Membership

Council of Governors

The role of a Governor

Under the Health & Social Care Act (2012), the duties of Governors are clearly defined:

  • To hold the non-executive directors individually and collectively to account for the performance of the Board of Directors, and
  • To represent the interests of the members of the Foundation Trust as a whole and the interests of the public
  • Represent the views of patients, carers, the public, stakeholders and staff to our Board of Directors
  • Assist our Trust's development as an effective social enterprise
  • Develop networks for engaging the wider community, including minority groups, in our activities, plans and services

The Council of Governors - Statutory Duties
The statutory duties of NHS Foundation Trust Governors are set out in the National Health Service Act 2006 and the Health and Social Care Act 2012. The duties are as follows:
From the National Health Service Act 2006:

  • Appoint and, if appropriate, remove the Chair;
  • Appoint and, if appropriate, remove the other Non-Executive Directors;
  • Decide the remuneration and allowances, and the other terms and conditions of office, of the Chair and the other Non-Executive Directors;
  • Approve the appointment of the Chief Executive;
  • Appoint and, if appropriate, remove the NHS Foundation Trust's external auditor; and
  • Receive the NHS Foundation Trust's annual accounts, any report of the auditor on them and the annual report.

In addition, in preparing the NHS Foundation Trust's forward plan, the Board of Directors must have regard to the views of the Council of Governors.
From the Health and Social Care Act 2012:

  • Hold the Non-Executive Directors individually and collectively to account for the performance of the Board of Directors
  • Represent the interests of the Members of the Trust as a whole and of the public.
  • 'Significant transactions' must be approved by the Governors. Approval means that more than half of the Governors voting agree with the transaction. The trust may choose to include a description of 'significant transactions' in the Trust's constitution.
  • The Council of Governors must approve* an application by the Trust to enter into a merger, acquisition, separation or dissolution.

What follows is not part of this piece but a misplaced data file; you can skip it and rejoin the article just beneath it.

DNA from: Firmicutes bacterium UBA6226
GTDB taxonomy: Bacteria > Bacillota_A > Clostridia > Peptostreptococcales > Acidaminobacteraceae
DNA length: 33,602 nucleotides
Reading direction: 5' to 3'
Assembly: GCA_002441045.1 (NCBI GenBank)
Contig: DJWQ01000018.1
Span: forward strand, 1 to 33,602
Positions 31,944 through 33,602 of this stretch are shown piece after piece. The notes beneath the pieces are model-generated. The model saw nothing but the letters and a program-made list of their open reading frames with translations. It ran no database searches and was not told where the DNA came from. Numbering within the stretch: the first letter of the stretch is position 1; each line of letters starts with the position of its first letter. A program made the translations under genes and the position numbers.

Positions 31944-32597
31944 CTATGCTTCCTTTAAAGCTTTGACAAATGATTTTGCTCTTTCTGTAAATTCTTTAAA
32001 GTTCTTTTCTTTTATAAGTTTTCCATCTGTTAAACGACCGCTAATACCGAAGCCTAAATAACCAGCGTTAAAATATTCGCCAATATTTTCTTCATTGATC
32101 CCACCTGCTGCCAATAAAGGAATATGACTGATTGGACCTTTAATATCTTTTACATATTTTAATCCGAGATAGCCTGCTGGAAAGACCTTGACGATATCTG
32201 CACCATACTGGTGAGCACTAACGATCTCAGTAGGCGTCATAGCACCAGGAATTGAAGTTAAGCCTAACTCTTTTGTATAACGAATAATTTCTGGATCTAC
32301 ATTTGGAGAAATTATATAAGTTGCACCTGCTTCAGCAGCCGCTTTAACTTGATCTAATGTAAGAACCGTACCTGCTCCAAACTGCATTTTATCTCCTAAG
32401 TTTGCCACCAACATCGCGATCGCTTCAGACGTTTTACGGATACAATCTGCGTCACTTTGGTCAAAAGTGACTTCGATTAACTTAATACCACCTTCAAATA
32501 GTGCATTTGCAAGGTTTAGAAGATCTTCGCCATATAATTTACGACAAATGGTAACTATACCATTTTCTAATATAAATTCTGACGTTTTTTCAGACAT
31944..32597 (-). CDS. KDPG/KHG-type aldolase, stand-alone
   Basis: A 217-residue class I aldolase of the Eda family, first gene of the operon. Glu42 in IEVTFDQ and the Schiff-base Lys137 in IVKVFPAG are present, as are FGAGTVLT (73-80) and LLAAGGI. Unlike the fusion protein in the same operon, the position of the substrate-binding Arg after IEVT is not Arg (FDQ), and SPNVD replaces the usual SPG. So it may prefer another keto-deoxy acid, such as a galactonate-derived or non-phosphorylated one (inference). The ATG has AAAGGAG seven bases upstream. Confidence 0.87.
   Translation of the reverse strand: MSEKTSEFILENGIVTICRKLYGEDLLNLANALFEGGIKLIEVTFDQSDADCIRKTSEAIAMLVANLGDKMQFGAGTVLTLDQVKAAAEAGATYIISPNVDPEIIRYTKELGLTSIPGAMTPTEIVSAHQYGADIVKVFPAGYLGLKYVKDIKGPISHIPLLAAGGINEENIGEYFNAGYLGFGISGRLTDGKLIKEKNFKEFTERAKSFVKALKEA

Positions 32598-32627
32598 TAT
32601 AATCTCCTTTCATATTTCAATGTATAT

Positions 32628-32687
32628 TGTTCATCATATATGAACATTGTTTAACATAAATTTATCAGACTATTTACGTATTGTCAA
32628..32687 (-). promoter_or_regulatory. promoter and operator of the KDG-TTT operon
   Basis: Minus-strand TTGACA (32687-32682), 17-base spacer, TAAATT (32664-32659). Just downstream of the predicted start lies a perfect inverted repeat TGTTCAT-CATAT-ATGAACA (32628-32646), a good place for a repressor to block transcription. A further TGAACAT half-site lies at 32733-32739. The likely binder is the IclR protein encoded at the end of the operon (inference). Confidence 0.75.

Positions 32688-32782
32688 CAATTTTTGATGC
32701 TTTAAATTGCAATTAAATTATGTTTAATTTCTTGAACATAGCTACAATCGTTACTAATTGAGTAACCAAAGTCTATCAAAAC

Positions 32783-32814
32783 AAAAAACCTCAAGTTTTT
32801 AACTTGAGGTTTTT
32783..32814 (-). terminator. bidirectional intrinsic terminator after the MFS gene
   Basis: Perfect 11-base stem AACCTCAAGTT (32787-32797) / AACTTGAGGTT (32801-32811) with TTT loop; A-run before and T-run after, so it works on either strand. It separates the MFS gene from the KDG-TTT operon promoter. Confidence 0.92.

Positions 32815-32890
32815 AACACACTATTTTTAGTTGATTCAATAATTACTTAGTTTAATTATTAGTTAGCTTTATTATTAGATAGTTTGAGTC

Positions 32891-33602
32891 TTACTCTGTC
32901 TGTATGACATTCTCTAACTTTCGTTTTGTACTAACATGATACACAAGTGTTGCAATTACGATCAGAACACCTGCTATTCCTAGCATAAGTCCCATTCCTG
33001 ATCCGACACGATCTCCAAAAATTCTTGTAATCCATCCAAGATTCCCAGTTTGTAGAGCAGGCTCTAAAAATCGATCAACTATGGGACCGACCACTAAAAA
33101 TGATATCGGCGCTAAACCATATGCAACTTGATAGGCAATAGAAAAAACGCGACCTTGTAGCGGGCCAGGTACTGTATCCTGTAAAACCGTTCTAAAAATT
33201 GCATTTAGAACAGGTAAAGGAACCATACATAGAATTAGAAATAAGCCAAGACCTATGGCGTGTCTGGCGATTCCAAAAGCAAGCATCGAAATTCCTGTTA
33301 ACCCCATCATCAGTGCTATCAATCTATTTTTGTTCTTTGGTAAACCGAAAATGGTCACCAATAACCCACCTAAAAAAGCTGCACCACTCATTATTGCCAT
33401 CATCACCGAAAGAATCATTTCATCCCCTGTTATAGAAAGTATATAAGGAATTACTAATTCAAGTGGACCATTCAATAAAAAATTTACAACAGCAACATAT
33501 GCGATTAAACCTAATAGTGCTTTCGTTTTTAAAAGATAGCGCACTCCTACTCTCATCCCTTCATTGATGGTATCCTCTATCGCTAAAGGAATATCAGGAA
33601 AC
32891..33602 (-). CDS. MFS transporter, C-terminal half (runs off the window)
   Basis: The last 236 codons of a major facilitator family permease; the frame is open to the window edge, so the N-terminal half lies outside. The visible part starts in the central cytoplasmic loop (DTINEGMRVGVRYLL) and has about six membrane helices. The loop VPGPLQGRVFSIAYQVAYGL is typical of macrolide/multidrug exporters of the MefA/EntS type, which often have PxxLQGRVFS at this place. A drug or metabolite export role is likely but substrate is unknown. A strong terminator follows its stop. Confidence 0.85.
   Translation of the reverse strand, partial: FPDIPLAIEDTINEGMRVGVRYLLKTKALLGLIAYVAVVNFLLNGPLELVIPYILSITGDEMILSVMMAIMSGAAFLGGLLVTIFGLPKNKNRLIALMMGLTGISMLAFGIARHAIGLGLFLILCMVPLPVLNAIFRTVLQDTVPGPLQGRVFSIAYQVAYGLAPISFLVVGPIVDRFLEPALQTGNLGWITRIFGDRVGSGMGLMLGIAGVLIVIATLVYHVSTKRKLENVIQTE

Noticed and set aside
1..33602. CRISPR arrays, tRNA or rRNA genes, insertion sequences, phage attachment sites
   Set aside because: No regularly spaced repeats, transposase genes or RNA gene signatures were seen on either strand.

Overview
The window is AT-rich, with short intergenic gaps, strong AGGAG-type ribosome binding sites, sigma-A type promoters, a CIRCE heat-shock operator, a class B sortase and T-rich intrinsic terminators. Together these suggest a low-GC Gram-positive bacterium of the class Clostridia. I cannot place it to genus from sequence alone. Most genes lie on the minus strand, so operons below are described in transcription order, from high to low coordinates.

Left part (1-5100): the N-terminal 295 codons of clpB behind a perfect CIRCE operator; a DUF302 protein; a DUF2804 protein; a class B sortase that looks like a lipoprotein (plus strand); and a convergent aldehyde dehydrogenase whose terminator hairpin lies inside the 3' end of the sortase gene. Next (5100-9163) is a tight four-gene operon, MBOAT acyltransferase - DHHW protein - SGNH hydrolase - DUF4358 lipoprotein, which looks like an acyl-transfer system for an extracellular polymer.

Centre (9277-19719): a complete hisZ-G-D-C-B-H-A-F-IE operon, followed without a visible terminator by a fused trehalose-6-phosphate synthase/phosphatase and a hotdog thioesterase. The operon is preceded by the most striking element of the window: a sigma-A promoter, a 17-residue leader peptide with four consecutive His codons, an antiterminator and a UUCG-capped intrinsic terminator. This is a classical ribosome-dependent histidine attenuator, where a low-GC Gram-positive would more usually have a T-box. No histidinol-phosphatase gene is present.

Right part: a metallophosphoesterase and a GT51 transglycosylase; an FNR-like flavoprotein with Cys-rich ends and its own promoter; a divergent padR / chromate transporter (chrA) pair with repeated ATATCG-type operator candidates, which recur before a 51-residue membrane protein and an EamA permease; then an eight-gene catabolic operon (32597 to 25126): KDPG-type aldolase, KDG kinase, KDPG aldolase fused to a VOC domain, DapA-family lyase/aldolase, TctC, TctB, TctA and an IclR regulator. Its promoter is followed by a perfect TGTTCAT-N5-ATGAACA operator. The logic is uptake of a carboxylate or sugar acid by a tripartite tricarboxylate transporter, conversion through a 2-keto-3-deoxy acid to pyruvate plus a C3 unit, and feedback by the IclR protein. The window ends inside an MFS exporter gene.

• Governors must decide whether the trust's private patient work would significantly interfere with the trust's principal purpose i.e. the provision of goods and services for the health service in England or the performance of its other functions.
  • The Council of Governors must approve* any proposed increases in non-NHS income that equate to 5% or more of total trust income in any financial year.
  • Amendments to the trust's constitution must be approved* by the council of Governors.

*Approval means more than half of the Governors voting agree
The Governors are responsible for representing the interests and views of members, monitoring the performance of the Trust, ensuring high standards are maintained.
Governors receive training for their role, and are supported by our Membership Office in representing and communicating with their constituents. Governors are unpaid but can claim limited expenses, such as travel incurred whilst carrying out their duties. They carry out these duties and responsibilities under the guidance of the Chairman, who is the link between the Council of Governors and the Trust's Board of Directors.

Further information
To find out more about the role of a Governor, please read our Information for Potential Governors Handbook.
If you would like a printed copy of this document, or you would like to attend the Governor Information sessions please contact the Membership Office on 01225 821299.

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